The Salvation Army and its team of volunteers are out in force, jingling and ringing away.

As of now, the organization is falling short of the volunteers needed to staff each Ellis County location. But for one local family, serving as a Salvation Army bell ringer has become a holiday tradition.

Allison Alford and her daughter, Miranda, have lived in Midlothian for about 20 years on and off. They have spent the last four holiday seasons as bell ringers. Allison first noticed some bell ringers during the holidays and immediately wanted to become involved.

“I think it’s very important because I’m trying to teach her [Miranda] to give back to others. I try to instill the value of helping others that are less fortunate all the time, but especially at Christmas. We are fortunate and there are some people who just need help,” Allison said.

Over the years, Allison and Miranda have been known to go all out when setting up their bell ringing station. They dress up in extravagant costumes, wearing crazy hats and holiday-themed attire. Passersby can expect to hear Christmas music playing and candy canes are often handed out to children.

They said their favorite location to ring is at Walmart, “on the HomeGoods side,” Miranda emphasized. While ringing for donations and spreading holiday cheer, they see friends and familiar faces, hoping to inspire those to bell ring and give back.

Allison said this has become more of a tradition in her family.

“It seems like everyone during the holidays gets into their own thing and I just like to take time out to help others. We have a really small family, we don’t have a lot of relatives. This is one [tradition] that I’d really like to keep up. And because like I said, it teaches the kids and it helps the community.”

Allison encourages fellow residents to join in on the bell ringing because, well, anyone can do it. It’s an inexpensive way to give back that doesn’t require a lot of effort or any qualifications or training.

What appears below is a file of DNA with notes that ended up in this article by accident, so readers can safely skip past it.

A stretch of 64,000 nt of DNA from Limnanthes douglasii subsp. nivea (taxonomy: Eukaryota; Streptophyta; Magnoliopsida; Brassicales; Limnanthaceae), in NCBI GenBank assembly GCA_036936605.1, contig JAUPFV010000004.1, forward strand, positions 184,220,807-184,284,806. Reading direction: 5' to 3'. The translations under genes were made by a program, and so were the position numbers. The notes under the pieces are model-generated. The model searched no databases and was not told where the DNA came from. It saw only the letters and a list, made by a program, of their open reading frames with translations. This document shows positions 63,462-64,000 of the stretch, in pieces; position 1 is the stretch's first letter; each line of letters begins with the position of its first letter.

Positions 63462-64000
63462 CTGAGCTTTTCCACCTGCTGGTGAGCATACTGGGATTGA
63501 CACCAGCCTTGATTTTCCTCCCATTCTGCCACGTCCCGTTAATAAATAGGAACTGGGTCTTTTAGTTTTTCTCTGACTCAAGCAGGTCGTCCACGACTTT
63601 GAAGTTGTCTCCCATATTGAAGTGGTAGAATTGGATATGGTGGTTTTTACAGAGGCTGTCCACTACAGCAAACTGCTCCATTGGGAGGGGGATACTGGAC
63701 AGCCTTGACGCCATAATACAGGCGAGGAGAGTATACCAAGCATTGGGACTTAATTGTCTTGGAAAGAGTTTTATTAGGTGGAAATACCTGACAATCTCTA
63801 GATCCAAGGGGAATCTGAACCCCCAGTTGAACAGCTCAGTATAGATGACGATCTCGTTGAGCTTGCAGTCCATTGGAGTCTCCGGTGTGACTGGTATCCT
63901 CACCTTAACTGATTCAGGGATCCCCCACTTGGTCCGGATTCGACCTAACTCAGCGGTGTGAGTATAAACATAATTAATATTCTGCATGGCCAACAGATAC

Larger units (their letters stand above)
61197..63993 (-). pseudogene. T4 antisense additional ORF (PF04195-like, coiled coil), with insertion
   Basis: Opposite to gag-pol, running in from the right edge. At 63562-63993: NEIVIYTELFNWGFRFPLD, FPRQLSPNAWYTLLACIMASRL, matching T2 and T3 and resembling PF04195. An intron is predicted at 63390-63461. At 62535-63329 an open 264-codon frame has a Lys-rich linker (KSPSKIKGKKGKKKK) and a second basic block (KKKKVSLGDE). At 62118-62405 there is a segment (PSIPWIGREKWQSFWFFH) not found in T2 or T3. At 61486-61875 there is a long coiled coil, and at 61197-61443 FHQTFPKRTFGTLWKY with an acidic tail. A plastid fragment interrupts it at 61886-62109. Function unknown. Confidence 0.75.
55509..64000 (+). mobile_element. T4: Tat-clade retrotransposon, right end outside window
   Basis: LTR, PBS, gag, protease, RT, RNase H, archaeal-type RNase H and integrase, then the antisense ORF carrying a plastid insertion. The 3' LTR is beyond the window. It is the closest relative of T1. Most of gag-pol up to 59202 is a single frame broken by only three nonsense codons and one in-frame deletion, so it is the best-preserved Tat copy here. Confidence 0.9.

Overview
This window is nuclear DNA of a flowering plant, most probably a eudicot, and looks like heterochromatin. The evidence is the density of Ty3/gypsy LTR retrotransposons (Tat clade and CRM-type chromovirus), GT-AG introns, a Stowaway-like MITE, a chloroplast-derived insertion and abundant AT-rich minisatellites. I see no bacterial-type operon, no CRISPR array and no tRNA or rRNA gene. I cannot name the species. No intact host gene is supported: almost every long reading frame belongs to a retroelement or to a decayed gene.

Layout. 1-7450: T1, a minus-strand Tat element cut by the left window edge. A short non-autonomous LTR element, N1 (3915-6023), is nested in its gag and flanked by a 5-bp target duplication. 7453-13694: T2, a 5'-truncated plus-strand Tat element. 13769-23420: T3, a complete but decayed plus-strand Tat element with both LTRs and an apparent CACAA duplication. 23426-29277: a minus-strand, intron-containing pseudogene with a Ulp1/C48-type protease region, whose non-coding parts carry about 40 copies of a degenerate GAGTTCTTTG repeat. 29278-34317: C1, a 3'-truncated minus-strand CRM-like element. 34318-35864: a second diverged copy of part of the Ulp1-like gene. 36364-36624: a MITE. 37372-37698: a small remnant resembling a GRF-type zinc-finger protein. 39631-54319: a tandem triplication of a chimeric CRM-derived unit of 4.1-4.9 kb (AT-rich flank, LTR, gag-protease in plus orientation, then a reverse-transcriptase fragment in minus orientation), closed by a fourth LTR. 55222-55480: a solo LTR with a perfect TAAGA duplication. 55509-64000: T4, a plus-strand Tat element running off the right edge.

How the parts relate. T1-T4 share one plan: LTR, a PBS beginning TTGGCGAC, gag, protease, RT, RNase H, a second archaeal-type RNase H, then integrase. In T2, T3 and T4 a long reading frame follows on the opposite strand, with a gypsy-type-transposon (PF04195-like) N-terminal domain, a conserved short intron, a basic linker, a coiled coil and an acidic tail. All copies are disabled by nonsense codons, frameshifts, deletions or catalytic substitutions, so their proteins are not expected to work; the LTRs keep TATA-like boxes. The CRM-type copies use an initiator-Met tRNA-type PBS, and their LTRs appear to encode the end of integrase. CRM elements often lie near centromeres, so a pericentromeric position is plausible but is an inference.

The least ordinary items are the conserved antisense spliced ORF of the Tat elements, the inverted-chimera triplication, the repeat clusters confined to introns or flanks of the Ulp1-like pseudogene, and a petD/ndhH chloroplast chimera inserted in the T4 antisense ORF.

After she completes a shift of bell ringing, Allison explains, “I feel gratified and happy that I’m able to help. It’s not like we can donate a lot of money or toys and so this is something that goes towards a really good cause."

Miranda added that her mother has set an example for her to look up to.

“I like how she’s teaching us to give back to others. It’s good to see that she’s doing it. It’s nice to see how she acts with the other kids. She’s friendly and always happy,” Miranda said.

Over the years, the tandem has racked up about 80 hours around the red kettle. Allison said after bell ringing for so long, she can tell when someone approaching wants to donate. She then added, “But it’s the weirdest thing because you can be completely wrong. The people who wouldn’t donate do.”

Allison wishes she could bell ring more often but works full-time at the Humane Society of North Texas in the equine department. Miranda is junior at Midlothian High School.

If interested in participating in the bell ringing experience, Salvation Army Officer Lieutenant Robert Coriston can give more information. He said they are in need of about 50 more volunteers or groups to do two or four-hour shifts.

This year’s bell ringing starts the week before Thanksgiving and runs through Dec. 23.

“We have 20 locations spread out around Ellis County that ring six days a week,” Coriston said. “As of now, we have 10 volunteer groups who each will take a full day. We have about 40 individual bell ringers, mostly volunteers. We're at each location for about 10 hours a day, so we still need many more volunteers.”

When it comes to volunteers, The Salvation Army is grateful for whoever can help. Anyone is welcomed to volunteer as individuals, groups of families, or even companies or churches. “Whether a person or groups rings once, five or six times, it is a big help,” Coriston said.

Money donated to the red kettles goes toward meeting the needs to fund The Salvation Army’s programs in the local community throughout the year.

Coriston said bell ringers get the satisfaction of knowing their time volunteering, “truly makes a difference in someone’s life. Giving back to those in need is the greatest gift of all.”

Through Coriston’s experience bell ringing, some of his favorite memories have been when people come up to donate that have been impacted by The Salvation Army in the past.

“Whether it's a WWII veteran who said The Salvation Army was there to provide coffee to someone who got sober in The Salvation Army's Adult Rehabilitation program, to someone who received clothing and shelter during their time of need. I love hearing how people's lives have been changed,” Coriston said.

Coriston encourages residents that if they see a kettle, to donate and for those in need to seek help from The Salvation Army.

Coriston can be reached at If interested in bell ringing, email him with contact information and he’ll be in touch.